Growing up, the Jets’ Michael Carter had no choice. He had to make the first man miss — or else.
“I grew up with a whole bunch of running backs. You used to get made fun of if you were tackled by the first person,” the rookie running back recalled on Wednesday with a smile.
Everyone in the family played running back and they would watch film of the game’s greats, who never went down easy. His father, Tony, was a running back at South Carolina State, and so were his two brothers, Dwayne and Josh.
It was the only position Carter knew. He toyed with safety in high school, but after getting beat deep at the end of a game, and getting yelled at for his lack of execution, that experiment was over. It was all offense from there on out.
It has gotten him pretty far.
This past Sunday, Carter began to show the potential the Jets saw when they selected him in the fourth round, out of North Carolina. He produced 88 total yards on 13 touches, rushing 11 times for 59 yards and catching two passes for 29 yards in a loss to the Patriots. A good portion of those yards came after first contact, as the 5-foot-8, 201-pound Carter bounced off tackles or dragged defenders. He wouldn’t go down easily.
“He’s shown somehow, some way, guys just fall off him,” head coach Robert Saleh said.
During his press conference on Wednesday, Carter frequently smiled and laughed. It wasn’t unique. That’s part of his personality. Earlier in the day, Saleh talked in glowing terms of Carter’s attitude, the energy and enthusiasm he brings to practice. He’s living out a dream.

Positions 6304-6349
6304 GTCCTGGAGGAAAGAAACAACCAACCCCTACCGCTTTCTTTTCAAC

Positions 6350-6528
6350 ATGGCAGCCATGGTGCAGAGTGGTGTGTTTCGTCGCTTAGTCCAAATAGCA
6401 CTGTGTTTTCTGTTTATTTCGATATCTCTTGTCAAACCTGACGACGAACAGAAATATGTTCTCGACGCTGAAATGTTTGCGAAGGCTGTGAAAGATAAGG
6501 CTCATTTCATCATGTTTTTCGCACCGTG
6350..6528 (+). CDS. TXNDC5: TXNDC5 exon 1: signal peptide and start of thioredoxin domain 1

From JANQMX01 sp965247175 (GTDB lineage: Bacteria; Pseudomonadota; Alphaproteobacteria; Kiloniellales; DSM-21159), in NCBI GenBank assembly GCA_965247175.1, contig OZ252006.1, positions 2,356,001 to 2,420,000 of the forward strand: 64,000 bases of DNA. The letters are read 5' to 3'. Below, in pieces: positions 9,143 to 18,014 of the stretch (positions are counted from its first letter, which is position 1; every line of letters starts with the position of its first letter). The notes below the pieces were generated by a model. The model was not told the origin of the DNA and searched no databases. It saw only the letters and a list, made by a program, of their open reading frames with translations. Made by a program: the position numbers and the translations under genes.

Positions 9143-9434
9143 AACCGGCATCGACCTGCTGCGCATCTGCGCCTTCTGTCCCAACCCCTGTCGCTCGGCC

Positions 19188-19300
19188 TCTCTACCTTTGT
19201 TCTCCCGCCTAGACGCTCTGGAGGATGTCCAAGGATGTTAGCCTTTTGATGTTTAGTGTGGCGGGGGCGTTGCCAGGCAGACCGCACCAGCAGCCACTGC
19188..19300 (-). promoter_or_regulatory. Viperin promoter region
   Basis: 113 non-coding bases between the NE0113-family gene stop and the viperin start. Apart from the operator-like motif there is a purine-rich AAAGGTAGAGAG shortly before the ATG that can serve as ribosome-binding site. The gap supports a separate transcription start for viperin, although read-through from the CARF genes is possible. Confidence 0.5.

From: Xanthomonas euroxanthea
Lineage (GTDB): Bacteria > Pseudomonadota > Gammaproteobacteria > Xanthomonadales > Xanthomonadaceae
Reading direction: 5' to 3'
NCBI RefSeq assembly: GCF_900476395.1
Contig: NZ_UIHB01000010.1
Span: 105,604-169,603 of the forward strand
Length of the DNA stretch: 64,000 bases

“It’s my job. I don’t have to dress up and wear a collared shirt every day,” Carter said, referring to a 9-to-5 job. “Nothing wrong with collared shirts, though. I think they’re great.”
Carter is part of a crowded offensive backfield, a group that features veterans, such as Ty Johnson and Tevin Coleman, and young players, such as himself and La’Mical Perine.
Carter has approached the season just as he did at North Carolina, when he shared carries with current Broncos rookie running back and close friend Javonte Williams, who he will face on Sunday.
“It’s just about going to work every day and focusing on yourself, because when you start focusing on other people you lose yourself,” Carter said. “I’m just worried about what I have going on and how I can help the team.”
He has learned a lot already about the NFL, from the start of training camp up to now. Talent only goes so far. Preparation is essential. Watching extra film is a necessity. Every detail is important. That additional yard, he said, can be very impactful.
He played that way against the Patriots. He was productive early and played 33 snaps, tied with Johnson for the team lead, after getting just 16 snaps and five touches the previous week.
Saleh raved about Carter’s performance, calling it electric, marveling at his ability to shake off tacklers. Carter wasn’t about to take any bows, though. It was one game, an ugly loss, and nothing he felt that needed to be celebrated.
“I think I left a lot out there,” Carter said. “The difference between being good and great is so small. It doesn’t mean anything if you can’t do it again.”
“I got a chance,” he added, “to make an impact every game.”